Author Topic: Yet more deaf-unfriendly courses  (Read 829 times)

Sunny Clouds

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Yet more deaf-unfriendly courses
« on: 13 Sep 2013 11:37AM »

Birmingham Metropolitan College has overturned a ban on face veils on its campuses.

What's to bet they won't provide any assistance to hearing impaired students left out of discussions because they don't know what one of the participants is saying?

I feel strongly about this because I myself dropped out of a course because one of the other students wouldn't take her face veil off and no one, tutor or other students, would repeat what she said for my benefit.

Face veils are cultural not religious and they are a choice.  Hearing impairment isn't a choice.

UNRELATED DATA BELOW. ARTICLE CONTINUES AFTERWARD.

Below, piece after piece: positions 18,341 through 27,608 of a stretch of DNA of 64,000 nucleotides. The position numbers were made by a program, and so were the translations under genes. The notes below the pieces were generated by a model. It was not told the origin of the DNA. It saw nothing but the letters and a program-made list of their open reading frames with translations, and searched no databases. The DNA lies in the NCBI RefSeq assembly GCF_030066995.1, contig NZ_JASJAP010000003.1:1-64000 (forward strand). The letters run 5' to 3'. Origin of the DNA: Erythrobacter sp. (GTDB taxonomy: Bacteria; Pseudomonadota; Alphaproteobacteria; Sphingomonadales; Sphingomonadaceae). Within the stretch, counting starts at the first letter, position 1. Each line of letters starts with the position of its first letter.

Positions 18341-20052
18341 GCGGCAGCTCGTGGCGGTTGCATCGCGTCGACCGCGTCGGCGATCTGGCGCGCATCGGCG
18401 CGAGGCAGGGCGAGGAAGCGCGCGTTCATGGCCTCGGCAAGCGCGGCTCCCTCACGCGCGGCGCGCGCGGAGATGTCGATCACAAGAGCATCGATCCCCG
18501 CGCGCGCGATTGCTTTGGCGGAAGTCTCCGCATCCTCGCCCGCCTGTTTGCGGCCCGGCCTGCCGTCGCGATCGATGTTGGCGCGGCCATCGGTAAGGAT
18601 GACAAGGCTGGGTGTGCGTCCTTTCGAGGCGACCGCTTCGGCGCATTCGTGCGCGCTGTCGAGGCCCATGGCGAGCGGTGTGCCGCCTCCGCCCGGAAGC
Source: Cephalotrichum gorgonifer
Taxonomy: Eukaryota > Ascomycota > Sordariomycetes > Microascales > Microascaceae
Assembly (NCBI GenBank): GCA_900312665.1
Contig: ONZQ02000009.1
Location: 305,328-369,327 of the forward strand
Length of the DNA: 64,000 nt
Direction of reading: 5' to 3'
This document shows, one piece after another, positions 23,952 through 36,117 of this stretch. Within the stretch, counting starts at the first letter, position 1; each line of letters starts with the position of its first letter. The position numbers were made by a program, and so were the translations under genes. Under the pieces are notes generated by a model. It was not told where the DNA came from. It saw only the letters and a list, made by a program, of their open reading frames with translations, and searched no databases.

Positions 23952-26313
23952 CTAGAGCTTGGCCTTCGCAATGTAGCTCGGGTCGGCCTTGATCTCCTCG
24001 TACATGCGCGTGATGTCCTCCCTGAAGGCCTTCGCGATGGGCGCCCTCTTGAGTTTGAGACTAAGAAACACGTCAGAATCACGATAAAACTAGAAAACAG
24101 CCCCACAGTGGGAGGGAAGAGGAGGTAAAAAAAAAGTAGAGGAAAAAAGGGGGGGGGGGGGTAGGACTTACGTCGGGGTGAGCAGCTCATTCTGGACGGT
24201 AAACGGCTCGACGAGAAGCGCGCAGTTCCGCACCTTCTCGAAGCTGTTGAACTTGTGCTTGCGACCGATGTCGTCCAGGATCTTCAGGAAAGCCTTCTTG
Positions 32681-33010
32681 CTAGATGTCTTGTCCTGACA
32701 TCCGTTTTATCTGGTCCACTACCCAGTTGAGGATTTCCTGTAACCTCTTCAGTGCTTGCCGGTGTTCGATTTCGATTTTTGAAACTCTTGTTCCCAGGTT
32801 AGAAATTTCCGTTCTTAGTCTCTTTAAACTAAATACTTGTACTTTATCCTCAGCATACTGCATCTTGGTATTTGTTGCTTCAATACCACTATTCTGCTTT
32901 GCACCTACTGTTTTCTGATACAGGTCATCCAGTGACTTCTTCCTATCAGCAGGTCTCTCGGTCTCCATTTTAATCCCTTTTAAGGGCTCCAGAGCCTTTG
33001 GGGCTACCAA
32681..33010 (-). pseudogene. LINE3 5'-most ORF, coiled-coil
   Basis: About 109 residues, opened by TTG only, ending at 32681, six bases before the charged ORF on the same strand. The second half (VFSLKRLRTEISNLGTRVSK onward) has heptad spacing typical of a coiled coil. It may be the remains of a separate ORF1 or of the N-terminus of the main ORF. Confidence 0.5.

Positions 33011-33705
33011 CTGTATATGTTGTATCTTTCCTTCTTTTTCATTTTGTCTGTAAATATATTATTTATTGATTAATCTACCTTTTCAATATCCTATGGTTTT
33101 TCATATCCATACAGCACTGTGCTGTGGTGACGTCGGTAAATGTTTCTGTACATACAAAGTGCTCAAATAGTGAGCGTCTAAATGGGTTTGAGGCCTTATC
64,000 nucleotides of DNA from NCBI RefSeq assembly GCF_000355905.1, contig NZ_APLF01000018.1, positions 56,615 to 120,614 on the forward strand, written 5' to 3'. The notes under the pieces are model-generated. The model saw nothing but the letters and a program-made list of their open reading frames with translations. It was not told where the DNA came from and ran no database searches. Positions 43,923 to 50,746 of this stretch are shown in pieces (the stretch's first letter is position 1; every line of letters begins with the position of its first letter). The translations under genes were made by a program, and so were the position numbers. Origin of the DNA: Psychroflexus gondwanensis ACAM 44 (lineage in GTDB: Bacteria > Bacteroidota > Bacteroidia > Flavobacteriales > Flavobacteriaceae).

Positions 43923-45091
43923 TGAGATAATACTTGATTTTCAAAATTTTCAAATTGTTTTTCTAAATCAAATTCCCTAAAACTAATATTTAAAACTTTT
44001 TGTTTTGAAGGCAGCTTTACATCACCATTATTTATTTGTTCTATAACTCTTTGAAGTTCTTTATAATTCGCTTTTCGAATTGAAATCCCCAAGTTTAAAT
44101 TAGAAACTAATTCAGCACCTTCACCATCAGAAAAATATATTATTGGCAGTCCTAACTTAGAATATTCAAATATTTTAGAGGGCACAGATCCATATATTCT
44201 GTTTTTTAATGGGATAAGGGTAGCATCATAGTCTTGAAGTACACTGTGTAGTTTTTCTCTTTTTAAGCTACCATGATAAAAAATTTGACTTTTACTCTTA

Having said that, I don't like it when others wear them in supermarkets and the street, although they are free to do so, because they know what I'm saying  but I don't know what they're saying.  Sometimes I can tell from the head and body movements that they're talking but I'm lost.  When I see neighbours like that in the street, I say hello and smile like I do with everyone else, but I don't know whether they say hello back and I don't know which neighbours they are unless they've got kiddies so I can recognise the buggies.

It's not that I don't respect them as humans.  An old lady on the bus swathed top to bottom in black except her hands and eyes (which  both looked old) was having a problem with her mobile.  I switched it on for her and she dialled someone.  Afterwards it occurred to me that the problem might have been a nearly flat battery and I could have let her use my mobile to make a call, but if I didn't know what she was saying, how was I to know what help she needed?

So whilst I understand it matters to them to cover themselves, I feel it's isolating me and I don't like that.
(I'm an obsessive problem-solver, so feel free to ignore any suggestions or solutions I offer, even if they sound terribly insistent.)